TORONTO, ON, July 8 - The 39th Canadian Horse Racing Hall of Fame Induction Ceremony and Gala Fundraising Dinner on August 5th promises to be an evening of celebration as ten new members join the best of Canadian Horse Racing.  Held at the Mississauga Convention Centre, co-hosting duties will be shared by Jim Bannon, Woodbine Entertainment Group Thoroughbred Racing Analyst and 2015 CHRHF Communicator inductee along with Greg Blanchard, Raceway Manager at the Raceway at Western Fair and former racing television commentator.  The Gala event will feature a cocktail reception, a fantastic line up of silent and live auction items, a four course gourmet dinner and the Induction Ceremony. The Canadian Horse Racing Hall of Fame acknowledges the generous sponsorship support of this year’s event:  Event Sponsor – OLG; Reception and Wine Sponsor – Central Ontario Standardbred Association; Photography Sponsor - Ontario Standardbred Alliance Tracks and Woodbine Entertainment Group for producing the video tributes to each of this year’s inductees. The CHRHF Planning Committee is putting together an impressive list of live and silent auction items including sporting event tickets, racing related memorabilia and art.  All proceeds from the auction will go directly toward helping the Hall of Fame recognize the achievements of those that have built and established the roots of horse racing in Canada. The gala will celebrate the induction of Standardbred honourees H. Charles Armstrong, Bill Gale, Harry Eisen, Artsplace, and J Cs Nathalie.  Thoroughbred honourees include, Robert Anderson, Stewart Elliott, Roger Laurin and Mine That Bird. The event will pay tribute to 2015 Legend honourees Col. K. R. (Rud) Marshall and Harold H.  There will also be a look back to 1965, the year George Royal was named Canada’s Horse of the Year and Armbro Flight made headlines for her racing accomplishments as a three-year-old. The reception and silent auction will commence at 5:30 p.m., followed by a four course dinner, live auction and induction ceremonies at 6:30 p.m.  Tickets are available for $175 per person or $1,700 for a table sponsorship which includes 8 tickets and a $300.00 donation to the Canadian Horse Racing Hall of Fame are available by visiting the Canadian Horse Racing Hall of Fame Online Store at http://shop.horseracinghalloffame.com/ or by contacting Linda Rainey 416-417-9404 or linda.rainey@horseracinghalloffame.com.  Opportunities to advertise in the souvenir induction program and event sponsorship packages are also still available.  

Three months after moving to Campbellville after nearly 40 years in Peterborough, the veteran Ontario trainer’s Ontario-sired trotter Hemi Seelster pulled off a stunning 76-1 upset in the Goodtimes Stakes on the Pepsi North America Cup harness racing undercard.   Pepsi North America Cup Night was surreal for John Bax of Campbellville on a number of fronts. Not only did his Ontario-sired pupil Hemi Seelster pull off a stunning 76-1 upset in the $233,000 final of the Goodtimes Stakes against top Grand Circuit horses, the veteran Ontario trainer then presented the trophy to himself. The Goodtimes, for sophomore trotting males, is named for Bax’s former trotting great, a longtime warrior in the open trot at Mohawk and Woodbine Racetracks who was inducted into the Canadian Horse Racing Hall of Fame in 2004 after earning more than $2 million on the track. Bax, 60, said he was numb as he headed for the winner’s circle on June 20 after the Goodtimes. “I just handed (the trophy) to my wife, Vicky. I was there to give it, so I certainly had no trouble standing on the other side and taking it,” Bax said, laughing. Adding to the surreal nature of the night, it took just five minutes for Bax to make the trip home after the races, rather than the usual two- or three-hour trek. In April, Bax moved to the site of the famed standardbred breeding outfit Glengate Farms in Campbellville that ceased breeding operations in 2005. Until April, Bax had been based in Peterborough for his entire 38-year training career — a stint in which he trained the winners of well more than $17 million (trainer records weren’t kept for the first 16 years of his career) and earned a berth in the Peterborough and District Sports Hall of Fame in 2008. “I drove a lot down the road, wore out a lot of trucks,” Bax said. “There were nights when I was heading home at midnight and they’ve got the 401 shut down in the middle of Toronto and you’re sitting there until 1:30 or 2 in the morning trying to get through and back home.” Needing to be up at the crack of dawn to train his stable compounded the wear and tear on the trainer. “I figured it out that if I was coming (to Mohawk) five days a week in the summer, that’s 20 hours plus (on the road),” Bax said. Bax said the move to the west side of Toronto, and closer to Ontario’s most lucrative tracks, only made sense because his 25-year-old son, Matt, is also a trainer. John also credits Matt for Hemi Seelster being in the Goodtimes in the first place. “To tell you the truth, I didn’t even realize at first that (Hemi Seelster) was in the Goodtimes. Matt slipped one by me. He was always high on him,” John said. “It’s his baby and he sometimes, in his youth, gets a little over-stimulated or high on a horse, whereas I’ve been down that road before.” Hemi Seelster, a son of Holiday Road out of Hollywood Beauty bred by Seelster Farms in Lucan, ON, was a $19,000 yearling purchase from the Forest City Yearling Sale in London — the exact same price John paid for Goodtimes as a yearling in 1992. Hemi Seelster is owned by John, Matt, John Houston of Cobourg, ON and the Goin To The Show Stable of Peterborough. John Bax pegged the gelding as more of an Ontario Sires Stakes horse than a top stakes horses. In against 1-5 favourite Canepa Hanover and 3-1 second choice French Laundry — both from the powerful Jimmy Takter stable — John said he was hoping for a fifth-place cheque with Hemi Seelster in the Goodtimes. But when Canepa Hanover and later French Laundry broke stride, John said he began counting horses in front of Hemi Seelster. “I really wasn’t paying so much attention to who was in front of us so much as the number there were… I don’t know if I breathed down the stretch,” John said. It was the first victory for Hemi Seelster in seven starts this year. All of this comes on the heels of one of John’s best years in the business. In 2014, John trained the winners of some $1.6 million. Two of John’s trainees — two-year-old trotting filly Stubborn Belle and three-year-old trotting filly Riveting Rosie — earned O’Brien Awards as the top horses in their division in Canada. Only 2001, when John earned some $1.85 million, won a Breeders Crown with Duke Of York at Woodbine and earned the O’Brien Award as Canada’s Trainer of the Year, was better, statistically, than last year. Beyond Goodtimes and Duke Of York ($900,000 lifetime), John has trained a long string of Ontario-sired trotting stars over his career, including: Define The World ($1.65 million), Charmed Life ($830,000), Northern Bailey ($775,000), Pepi Lavec ($650,000), Summer Indian ($435,000), Oaklea Odessa ($410,000), Oaklea Omega ($400,000), Elegant Supreme ($380,000) and Aimees Image ($230,000) Though Hemi Seelster is bound mostly for the Ontario Sires Stakes program this summer — of which John Bax is both a huge proponent and, historically, one of its most successful trainers — he said he might take a shot at the $500,000 Hambletonian Oaks with Ontario-sired Stubborn Belle (Taurus Dream—Musetta Hanover) in August at the Meadowlands Racetrack in New Jersey. He said he hopes Ontario-sired Riveting Rosie (Muscle Mass—Rose De Vie Stena) can overcome allergy issues in time to race in the Breeders Crown at Woodbine in October. For now, the trainer is happy to enjoy an easier commute, easy access to Mohawk Racetrack to train horses and Hemi Seelster’s surprising Goodtimes victory. “I suppose at the end of the day it makes that $1,000 or $2,000 entry fee a little more bearable. It gives you a little hope,” he said. Dave Briggs Standardbred Communications Ontario Horse Racing standardbrednews@ontariohorseracing.ca (519) 782-7178   Please visit: www.ontariohorseracing.ca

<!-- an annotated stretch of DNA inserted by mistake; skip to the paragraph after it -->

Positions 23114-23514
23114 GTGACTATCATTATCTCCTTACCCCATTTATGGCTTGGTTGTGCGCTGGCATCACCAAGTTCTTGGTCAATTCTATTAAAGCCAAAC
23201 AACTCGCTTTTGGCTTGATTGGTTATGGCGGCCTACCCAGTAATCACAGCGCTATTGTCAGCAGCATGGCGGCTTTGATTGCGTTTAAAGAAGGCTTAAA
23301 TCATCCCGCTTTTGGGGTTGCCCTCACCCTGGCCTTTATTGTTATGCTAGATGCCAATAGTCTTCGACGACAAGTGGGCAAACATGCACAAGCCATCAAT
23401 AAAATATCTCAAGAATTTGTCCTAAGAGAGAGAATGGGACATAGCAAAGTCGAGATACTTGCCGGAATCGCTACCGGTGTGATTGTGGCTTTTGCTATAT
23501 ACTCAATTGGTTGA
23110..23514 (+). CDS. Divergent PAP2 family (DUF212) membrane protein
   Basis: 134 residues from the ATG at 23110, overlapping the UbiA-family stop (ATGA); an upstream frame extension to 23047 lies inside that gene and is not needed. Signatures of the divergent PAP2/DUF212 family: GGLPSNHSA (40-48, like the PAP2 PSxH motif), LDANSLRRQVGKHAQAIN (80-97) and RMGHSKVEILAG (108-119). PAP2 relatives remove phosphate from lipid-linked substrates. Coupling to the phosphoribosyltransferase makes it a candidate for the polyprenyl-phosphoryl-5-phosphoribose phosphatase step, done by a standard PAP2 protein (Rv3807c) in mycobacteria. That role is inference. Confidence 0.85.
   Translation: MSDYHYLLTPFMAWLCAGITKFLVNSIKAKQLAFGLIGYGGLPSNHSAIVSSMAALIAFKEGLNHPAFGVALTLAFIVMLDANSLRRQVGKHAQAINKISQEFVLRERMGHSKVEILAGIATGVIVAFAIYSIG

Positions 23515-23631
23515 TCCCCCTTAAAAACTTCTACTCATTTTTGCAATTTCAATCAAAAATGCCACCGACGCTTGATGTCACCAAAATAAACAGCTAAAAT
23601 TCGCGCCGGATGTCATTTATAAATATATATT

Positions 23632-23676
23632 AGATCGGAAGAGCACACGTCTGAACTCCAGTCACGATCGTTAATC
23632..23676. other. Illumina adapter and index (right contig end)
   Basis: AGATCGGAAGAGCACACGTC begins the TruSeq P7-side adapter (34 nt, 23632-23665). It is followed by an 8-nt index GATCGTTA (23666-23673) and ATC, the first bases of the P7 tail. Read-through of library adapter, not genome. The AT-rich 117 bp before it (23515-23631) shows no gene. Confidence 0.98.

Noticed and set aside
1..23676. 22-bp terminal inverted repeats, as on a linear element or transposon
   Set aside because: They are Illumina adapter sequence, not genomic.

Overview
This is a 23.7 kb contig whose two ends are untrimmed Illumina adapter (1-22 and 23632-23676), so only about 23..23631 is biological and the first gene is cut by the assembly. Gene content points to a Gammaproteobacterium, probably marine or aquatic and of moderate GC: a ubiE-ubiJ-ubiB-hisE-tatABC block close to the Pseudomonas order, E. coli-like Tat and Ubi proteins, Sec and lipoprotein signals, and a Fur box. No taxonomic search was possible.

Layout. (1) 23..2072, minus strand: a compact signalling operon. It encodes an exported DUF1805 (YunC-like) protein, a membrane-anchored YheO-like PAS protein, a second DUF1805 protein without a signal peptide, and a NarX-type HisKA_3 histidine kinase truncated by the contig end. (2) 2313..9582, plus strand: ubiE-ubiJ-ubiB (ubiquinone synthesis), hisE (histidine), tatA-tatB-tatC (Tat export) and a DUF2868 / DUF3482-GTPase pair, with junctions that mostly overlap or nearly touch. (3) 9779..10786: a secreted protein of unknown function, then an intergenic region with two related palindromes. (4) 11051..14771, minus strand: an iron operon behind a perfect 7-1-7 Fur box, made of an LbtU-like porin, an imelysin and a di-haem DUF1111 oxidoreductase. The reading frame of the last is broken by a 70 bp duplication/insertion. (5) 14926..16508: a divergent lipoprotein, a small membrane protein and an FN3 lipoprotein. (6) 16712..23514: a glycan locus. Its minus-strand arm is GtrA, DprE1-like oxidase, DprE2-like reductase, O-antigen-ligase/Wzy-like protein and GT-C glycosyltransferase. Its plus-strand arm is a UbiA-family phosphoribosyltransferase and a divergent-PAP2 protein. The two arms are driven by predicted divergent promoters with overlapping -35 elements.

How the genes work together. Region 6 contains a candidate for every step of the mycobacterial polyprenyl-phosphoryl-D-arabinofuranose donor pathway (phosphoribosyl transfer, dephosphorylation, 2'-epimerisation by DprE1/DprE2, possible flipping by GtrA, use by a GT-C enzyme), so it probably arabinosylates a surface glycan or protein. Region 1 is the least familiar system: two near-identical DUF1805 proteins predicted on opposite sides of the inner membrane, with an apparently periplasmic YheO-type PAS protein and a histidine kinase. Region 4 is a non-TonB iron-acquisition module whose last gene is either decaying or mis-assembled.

Looking for something to do this weekend?  Visit the Canadian Horse Racing Hall of Fame and Woodbine Racetrack as they take part in Doors Open Toronto presented by Great Gulf.  This is your opportunity and to learn about the history and heritage of Canadian horse racing from historians and docents including Hall of Fame Founder/Director Emeritus, Lou Cauz; author and Hall of Fame Member Bill Galvin; and harness racing ambassador, owner and super fan, Sydney Weaver.  See rare memorabilia and photos of iconic Canadian horses Northern Dancer and Cam Fella, test your trivia knowledge for the chance to win great CHRHF merchandise, and take your picture as a harness driver or jockey in the photo area. Woodbine activities include backstretch bus tours starting at 10am each day, with behind the scenes tours beginning at noon, and don’t forget there is a full card of Thoroughbred racing action beginning at 1pm both Saturday and Sunday.  Hall of Fame driver Ron Waples and Hall of Fame jockey Sandy Hawley are also scheduled to make appearances. Events takes place this Saturday May 23rd & Sunday May 24th from 10am until 5pm.  The Canadian Horse Racing Hall of Fame, founded in 1976, offers visitors a one of a kind look into 250 years of rich history and heritage of both the Thoroughbred and Standardbred horse racing industry in Canada.  For further information on the Canadian Horse Racing Hall of Fame visit canadianhorseracinghalloffame.com & join the conversation via Facebook and Twitter! Facebook:  Canadian Horse Racing Hall of Fame Twitter:  @cdn_halloffame @woodbineracing @Doors_OpenTO and using the event hashtag #DOT15 Linda Rainey Canadian Horse Racing Hall of Fame

1 to 16 of 61
1 2 3 4 Next »